Thursday, February 15, 2001

Bits and Bobs

No links today... but a few stories:

Yesterday, of course, was St. Valentine’s Day, and I made the long drive to work with thoughts of love & beauty in my head. Traffic slowed to a crawl by the Sacred heart church, but I don’t mind that: it welcome a little time to think. And as I rolled up to the light and looked down the side street to the church’s front entrance, I saw the hearse, and the pallbearers gathering around the gurney that would bear the casket in.

There’s a story in that, somewhere.

Last night, on a whim, I shaved off the beard I’ve had for most of the last eight years. It will take at least a week before I’ve got back my lips and my jaw: right now my head and neck are a single undefined lump atop my shoulders, a truncated pillar sporting glasses and a cake-hole but nothing that could properly be called a face.

My former boss dropped by work for a visit yesterday, fresh back from Amsterdam, and regaled us with tales of the Reeperbahn. A girl in the window to pull the punters, he said: it’s all true.

Every few nights, for the past month or so, the street outside our house has been alive with light and motion. The town directly to the west of us is putting a new power plant on-line. The equipment for the plant is so enormous that it cannot be transported long distances by truck, but must be shipped by rail; the nearest rail terminus of adequate size is in the town directly to the east of us. From there the generators and such are loaded onto special wide-bodied supertrucks, 16 feet wide and 130 feet long (5 meters by 40 meters, right?) with about 32 wheels, and transported the final seven miles to the power plant. This trip takes a shade under seven hours.

The path from the rail terminus to the power plant runs right past our house, up the hill and over the bridge. The bridge has to be reinforced every time one of these things comes by—struts are installed to help disperse the weight of these enormous generators, so the bridge doesn’t collapse. Three generators have come by, each weighing 360 tons—327 tonnes metric—three-quarters of a million pounds. Each. Plus the weight of the truck.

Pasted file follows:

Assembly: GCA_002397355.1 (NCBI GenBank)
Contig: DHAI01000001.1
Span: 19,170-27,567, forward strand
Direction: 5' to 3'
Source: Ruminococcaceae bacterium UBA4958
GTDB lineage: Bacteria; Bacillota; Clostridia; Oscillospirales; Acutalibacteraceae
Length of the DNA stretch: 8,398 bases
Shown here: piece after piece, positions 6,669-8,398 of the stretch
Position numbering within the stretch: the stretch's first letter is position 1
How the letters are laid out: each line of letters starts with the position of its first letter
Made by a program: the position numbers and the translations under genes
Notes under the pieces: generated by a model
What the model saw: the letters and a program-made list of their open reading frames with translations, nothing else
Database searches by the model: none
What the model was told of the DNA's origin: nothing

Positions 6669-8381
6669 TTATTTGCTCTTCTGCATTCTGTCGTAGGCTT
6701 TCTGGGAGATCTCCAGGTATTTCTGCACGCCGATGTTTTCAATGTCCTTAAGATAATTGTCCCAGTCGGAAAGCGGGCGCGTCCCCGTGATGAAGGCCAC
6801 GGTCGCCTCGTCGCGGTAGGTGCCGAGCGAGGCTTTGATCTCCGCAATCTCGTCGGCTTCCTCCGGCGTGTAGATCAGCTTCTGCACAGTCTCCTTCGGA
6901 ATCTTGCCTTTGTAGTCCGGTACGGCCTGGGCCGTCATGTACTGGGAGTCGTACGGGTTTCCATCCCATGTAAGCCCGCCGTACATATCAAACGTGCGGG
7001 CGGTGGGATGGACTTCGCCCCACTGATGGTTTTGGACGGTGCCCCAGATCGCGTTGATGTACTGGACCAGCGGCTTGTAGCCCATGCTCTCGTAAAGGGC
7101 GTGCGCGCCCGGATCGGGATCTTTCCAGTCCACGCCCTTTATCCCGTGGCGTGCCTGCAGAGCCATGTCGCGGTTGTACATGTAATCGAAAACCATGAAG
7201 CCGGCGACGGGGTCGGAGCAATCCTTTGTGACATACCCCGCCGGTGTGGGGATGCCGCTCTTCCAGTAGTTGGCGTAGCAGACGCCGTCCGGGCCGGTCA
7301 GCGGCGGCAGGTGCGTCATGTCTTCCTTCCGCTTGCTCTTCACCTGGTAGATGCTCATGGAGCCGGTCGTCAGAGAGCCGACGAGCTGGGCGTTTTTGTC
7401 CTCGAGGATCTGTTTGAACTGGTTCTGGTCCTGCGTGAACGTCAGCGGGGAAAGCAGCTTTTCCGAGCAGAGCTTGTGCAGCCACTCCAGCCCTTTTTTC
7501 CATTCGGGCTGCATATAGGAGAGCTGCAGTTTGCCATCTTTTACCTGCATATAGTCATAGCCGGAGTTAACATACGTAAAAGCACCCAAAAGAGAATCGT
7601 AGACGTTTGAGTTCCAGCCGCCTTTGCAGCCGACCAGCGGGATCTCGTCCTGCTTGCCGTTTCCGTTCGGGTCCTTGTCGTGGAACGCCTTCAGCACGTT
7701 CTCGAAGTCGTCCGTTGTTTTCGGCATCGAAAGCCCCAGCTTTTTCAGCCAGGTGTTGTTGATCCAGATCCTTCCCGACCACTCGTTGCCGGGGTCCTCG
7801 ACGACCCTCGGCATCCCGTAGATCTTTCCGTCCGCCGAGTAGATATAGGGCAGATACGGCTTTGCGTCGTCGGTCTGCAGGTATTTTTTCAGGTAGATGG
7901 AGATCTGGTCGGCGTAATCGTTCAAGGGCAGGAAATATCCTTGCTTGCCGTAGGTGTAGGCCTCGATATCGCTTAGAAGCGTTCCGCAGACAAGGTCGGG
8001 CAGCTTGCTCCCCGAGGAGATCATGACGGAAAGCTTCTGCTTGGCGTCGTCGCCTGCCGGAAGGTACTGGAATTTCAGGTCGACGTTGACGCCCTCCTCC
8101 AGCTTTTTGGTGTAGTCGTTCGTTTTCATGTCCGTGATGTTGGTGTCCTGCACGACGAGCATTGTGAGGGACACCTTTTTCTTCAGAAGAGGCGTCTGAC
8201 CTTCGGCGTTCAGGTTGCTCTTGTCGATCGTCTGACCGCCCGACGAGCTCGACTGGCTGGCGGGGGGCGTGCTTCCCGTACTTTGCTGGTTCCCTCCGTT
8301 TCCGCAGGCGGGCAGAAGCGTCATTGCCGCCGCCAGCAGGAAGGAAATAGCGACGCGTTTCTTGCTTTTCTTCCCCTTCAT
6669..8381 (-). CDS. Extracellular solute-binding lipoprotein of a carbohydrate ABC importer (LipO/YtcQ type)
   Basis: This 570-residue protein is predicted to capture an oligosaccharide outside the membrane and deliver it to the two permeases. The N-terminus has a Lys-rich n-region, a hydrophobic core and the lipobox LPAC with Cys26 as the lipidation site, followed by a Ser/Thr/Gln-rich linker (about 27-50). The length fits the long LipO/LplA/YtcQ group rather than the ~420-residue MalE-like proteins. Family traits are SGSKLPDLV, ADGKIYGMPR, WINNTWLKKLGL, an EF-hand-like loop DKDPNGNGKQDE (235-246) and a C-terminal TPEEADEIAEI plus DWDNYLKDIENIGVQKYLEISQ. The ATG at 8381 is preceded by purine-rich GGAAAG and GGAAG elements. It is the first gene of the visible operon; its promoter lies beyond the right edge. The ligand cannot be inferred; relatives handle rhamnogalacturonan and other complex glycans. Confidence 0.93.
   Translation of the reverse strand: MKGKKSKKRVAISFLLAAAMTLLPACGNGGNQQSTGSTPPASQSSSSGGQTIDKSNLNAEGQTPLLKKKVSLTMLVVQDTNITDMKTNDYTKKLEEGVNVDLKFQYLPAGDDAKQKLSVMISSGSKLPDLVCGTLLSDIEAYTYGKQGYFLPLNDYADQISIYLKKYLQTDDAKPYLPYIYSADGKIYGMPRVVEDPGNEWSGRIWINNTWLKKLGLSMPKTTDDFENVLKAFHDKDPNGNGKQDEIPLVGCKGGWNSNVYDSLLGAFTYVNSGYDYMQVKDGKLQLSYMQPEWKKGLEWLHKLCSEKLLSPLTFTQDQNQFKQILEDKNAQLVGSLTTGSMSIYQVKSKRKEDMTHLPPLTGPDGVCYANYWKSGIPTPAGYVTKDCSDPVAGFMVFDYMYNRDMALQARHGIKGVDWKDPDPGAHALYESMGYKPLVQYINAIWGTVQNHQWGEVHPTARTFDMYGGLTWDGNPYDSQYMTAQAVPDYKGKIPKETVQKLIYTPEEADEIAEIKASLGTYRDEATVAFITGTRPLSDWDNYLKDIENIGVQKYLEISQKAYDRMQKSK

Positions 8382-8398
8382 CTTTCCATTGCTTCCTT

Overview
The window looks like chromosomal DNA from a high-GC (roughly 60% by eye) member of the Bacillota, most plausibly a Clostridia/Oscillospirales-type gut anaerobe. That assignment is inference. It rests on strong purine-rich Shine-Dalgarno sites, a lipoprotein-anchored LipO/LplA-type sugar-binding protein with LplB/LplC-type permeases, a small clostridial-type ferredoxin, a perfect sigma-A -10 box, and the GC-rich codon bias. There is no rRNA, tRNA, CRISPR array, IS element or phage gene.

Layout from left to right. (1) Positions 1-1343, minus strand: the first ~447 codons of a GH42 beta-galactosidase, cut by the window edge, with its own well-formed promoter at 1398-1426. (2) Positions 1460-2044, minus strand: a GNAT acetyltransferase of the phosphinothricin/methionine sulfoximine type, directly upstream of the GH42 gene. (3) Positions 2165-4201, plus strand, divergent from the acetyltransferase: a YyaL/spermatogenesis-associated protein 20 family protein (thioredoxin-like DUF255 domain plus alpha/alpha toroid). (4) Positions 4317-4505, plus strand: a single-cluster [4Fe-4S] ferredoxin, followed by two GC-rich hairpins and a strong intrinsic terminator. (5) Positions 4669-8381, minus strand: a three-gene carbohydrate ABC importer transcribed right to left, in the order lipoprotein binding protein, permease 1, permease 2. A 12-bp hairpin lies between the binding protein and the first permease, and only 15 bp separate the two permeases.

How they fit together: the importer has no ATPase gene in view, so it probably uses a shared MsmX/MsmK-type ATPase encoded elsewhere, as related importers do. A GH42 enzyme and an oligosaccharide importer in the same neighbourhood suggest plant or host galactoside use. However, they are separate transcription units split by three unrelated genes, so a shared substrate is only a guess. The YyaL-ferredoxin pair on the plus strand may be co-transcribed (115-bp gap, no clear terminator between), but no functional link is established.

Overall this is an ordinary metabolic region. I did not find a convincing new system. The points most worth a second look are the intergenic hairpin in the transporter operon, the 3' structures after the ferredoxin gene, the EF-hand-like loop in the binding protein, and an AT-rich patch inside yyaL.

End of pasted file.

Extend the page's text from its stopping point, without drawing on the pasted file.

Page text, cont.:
So every time one of these things comes by, the cops park right in front of our house at about 9:00 PM, and block off about three miles of road while a half-dozen flatbed trucks and forklifts come in to start laying down struts and planking over the bridge. The big boys roll through at about 2:00 AM, with rumbles and grinds like a goddam earthquake. Surreal.

Amazing stuff. It gets a bit wearing, though: three generators, some miscellaneous equipment, and a couple of aborted runs—where the cops would set up their roadblocks, but the higher-ups would decide against making the move because the weather looked dicey. And every time they do one of these, our front bedroom is filled with spotlights and red-blue strobes until the wee hours: we’re trying to catch some sleep, and the fucking Mothership is landing out there.

Last night, though, bathed in red lights, it occured to me: Light and noise in the street, just like the goddam Reeperbahn... and we were randy as mink.

There’s a story in that, too: but I’m too modest to tell it.

Tomorrow: Jack Fear Explains Everything, human degradation, and links, links, links.

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